Defiant leftist lawmaker faces bribery probe
Prosecutors raided the office of a public relations company founded by United Progressive Party (UPP) lawmaker Lee Seok-ki, Thursday, on suspicion that the firm received kickbacks from a liberal educator.
Lee has been under pressure to resign for his alleged support for North Korea.
Prosecutors said they have secured computer hard discs and documents through the raid on CN Communications near the National Assembly in Yeouido, Seoul.
The raid came as the prosecution is stepping up its investigation into alleged voting fraud involving Lee and other members of the leftist party during the National Assembly elections last April. It earlier raided the UPP’s head office and seized computers there, one of which reportedly contained the list of some 200,000 UPP members. The prosecution is looking into how the party collected and used campaign funds.
According to prosecutors, CN Communications received kickbacks from Chang Man-chae, the top educator of South Jeolla Province, after helping him win the election for the post in June 2010 as a key contractor.
“We suspect that the firm inflated expenditures for its services and received the money from Chang after he was elected as superintendent of the South Jeolla Office of Education,” a prosecutor told reporters.
The firm was set up by Lee in 2005 and is now being operated by his aides. Lee resigned as its president early this year.
Chang has been indicted on charges of embezzling and misusing funds while working as president of Sunchon National University from 2006 to 2010. The education ministry earlier said the university violated accounting rules to misuse outside donations under Chang.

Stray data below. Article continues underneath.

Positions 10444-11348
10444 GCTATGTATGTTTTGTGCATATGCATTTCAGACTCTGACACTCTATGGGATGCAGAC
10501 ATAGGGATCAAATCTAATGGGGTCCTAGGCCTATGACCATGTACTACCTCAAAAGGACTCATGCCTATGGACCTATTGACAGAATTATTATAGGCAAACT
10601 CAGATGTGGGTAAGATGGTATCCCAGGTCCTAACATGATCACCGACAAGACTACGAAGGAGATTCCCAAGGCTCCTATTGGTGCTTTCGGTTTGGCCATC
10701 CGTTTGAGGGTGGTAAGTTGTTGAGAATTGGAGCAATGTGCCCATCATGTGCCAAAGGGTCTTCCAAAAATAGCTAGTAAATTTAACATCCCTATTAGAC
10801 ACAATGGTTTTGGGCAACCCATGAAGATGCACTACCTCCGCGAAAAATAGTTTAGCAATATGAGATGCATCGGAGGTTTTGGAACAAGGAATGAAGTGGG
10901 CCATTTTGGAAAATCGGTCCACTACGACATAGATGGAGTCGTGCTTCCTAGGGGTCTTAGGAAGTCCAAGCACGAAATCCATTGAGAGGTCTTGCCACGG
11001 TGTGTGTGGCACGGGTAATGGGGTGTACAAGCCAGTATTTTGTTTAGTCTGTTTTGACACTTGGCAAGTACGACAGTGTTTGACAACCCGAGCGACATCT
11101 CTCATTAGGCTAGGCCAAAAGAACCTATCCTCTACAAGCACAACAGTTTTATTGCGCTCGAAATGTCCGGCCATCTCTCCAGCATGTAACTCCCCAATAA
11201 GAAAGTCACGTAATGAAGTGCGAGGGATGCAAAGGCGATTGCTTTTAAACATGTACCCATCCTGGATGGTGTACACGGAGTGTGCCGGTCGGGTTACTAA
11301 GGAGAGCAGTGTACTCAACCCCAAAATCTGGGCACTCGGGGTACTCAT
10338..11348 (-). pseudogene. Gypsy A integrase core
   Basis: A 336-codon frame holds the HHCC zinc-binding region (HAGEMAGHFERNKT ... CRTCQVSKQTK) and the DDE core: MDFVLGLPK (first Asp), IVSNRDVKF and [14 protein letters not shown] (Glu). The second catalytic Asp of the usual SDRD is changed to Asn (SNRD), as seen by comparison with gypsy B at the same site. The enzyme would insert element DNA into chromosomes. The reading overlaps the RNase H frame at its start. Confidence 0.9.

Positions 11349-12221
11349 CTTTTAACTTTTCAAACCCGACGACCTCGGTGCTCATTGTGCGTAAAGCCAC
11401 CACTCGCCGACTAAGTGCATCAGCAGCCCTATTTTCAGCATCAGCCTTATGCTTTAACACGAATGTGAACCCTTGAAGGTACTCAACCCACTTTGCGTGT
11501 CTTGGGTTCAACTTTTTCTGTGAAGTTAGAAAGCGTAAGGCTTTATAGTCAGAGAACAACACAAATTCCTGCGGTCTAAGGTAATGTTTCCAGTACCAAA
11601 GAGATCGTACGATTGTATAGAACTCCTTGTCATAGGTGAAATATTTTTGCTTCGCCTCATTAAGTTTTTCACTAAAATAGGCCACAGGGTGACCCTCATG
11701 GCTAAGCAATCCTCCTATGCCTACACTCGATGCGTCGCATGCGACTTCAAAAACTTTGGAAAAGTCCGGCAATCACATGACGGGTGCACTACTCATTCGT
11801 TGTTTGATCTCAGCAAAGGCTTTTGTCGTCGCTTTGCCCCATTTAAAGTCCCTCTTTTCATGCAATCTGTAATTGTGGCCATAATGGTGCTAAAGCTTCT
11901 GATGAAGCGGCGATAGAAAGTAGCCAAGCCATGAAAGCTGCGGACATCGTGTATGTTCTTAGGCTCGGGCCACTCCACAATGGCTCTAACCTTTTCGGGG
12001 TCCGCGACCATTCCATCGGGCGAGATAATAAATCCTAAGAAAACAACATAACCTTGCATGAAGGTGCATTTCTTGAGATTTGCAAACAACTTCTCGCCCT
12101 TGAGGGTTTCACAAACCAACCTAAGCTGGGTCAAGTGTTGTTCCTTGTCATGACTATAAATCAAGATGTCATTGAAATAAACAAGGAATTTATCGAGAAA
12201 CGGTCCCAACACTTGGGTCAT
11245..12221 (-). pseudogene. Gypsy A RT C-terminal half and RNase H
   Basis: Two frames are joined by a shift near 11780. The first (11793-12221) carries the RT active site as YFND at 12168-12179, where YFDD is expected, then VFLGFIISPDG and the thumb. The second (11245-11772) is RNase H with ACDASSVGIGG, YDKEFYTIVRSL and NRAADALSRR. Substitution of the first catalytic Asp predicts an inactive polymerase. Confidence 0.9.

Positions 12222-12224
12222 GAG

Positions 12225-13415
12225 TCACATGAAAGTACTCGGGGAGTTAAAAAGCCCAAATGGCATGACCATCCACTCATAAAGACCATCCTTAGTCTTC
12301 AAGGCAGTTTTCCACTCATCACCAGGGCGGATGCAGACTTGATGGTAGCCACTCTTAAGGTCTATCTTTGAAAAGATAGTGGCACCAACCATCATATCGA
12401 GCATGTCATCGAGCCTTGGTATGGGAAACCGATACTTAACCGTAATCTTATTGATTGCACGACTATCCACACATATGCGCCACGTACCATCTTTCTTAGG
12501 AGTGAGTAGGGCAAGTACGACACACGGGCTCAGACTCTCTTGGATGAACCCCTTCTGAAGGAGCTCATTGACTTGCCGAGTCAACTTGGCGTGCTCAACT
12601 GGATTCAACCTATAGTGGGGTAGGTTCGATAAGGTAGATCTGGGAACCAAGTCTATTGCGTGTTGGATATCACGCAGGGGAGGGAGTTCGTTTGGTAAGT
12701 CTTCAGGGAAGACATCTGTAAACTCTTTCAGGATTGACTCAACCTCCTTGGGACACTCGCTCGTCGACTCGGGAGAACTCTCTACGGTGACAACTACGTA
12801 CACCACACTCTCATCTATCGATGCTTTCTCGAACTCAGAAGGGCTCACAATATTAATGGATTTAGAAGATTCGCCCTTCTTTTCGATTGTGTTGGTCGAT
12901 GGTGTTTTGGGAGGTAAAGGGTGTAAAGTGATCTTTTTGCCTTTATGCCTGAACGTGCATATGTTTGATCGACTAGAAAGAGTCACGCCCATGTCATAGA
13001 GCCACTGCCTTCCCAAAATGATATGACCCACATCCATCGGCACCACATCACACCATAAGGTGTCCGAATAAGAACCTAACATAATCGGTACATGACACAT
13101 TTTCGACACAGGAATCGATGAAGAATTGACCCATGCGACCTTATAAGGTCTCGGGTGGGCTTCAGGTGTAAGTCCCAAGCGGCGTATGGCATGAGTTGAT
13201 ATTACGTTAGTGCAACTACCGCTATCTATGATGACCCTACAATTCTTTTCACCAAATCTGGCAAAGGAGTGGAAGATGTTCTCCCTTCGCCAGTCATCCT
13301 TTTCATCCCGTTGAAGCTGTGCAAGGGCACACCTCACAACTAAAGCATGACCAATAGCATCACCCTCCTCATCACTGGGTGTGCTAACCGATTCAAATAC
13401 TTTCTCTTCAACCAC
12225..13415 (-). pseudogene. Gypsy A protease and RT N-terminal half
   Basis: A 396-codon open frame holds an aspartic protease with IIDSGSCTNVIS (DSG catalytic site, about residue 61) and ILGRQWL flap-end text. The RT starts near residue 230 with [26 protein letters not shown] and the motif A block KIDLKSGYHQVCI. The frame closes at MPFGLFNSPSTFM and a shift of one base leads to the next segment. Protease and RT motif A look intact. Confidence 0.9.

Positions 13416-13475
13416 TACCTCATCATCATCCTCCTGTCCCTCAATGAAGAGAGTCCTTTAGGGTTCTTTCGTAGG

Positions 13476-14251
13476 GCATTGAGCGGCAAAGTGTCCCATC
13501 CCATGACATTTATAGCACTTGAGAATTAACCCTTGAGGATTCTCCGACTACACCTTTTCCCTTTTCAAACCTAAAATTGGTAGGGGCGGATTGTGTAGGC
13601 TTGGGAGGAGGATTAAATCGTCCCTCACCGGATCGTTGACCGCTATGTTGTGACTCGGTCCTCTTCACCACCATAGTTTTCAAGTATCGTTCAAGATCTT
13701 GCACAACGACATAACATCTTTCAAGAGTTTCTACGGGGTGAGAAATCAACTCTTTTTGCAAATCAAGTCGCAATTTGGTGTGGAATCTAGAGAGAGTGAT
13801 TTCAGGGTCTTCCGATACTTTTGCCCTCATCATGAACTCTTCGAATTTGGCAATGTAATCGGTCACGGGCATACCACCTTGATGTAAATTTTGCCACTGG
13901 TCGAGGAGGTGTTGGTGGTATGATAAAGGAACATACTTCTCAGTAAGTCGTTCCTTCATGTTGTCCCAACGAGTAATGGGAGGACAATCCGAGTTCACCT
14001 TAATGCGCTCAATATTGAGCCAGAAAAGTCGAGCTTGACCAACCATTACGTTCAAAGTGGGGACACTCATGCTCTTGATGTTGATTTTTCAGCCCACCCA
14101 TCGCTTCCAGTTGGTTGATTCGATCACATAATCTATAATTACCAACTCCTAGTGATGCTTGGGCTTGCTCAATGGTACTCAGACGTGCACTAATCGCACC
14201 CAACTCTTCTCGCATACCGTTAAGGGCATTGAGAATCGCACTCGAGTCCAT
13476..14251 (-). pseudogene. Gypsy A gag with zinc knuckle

CN Communications is known to have provided services to several liberal lawmaker candidates ahead of the parliamentary elections last April.
The prosecution also raided the Seoul-based Social Trend Institute, an opinion survey firm that has worked for Lee and other left-wing politicians. It suspect that the firm also engaged in illegal deals with him.
“We will summon Lee for questioning soon to confirm these allegations,” the prosecutor said.
Lee flatly denied the bribery suspicions, saying the probe was politically motivated.
“Prosecutors should stop such an act of political suppression. I already left the company and have nothing to do with it,” he said in a statement.
Lee is one of the six UPP members who were elected as lawmakers under the proportional representation system, which allocates seats to parties according to the numbers of votes they receive.
He has been under pressure for weeks to leave the party over alleged irregularities in the party’s voting for the proportional representation candidates. He is also one of two UPP lawmakers accused of being sympathetic to North Korea.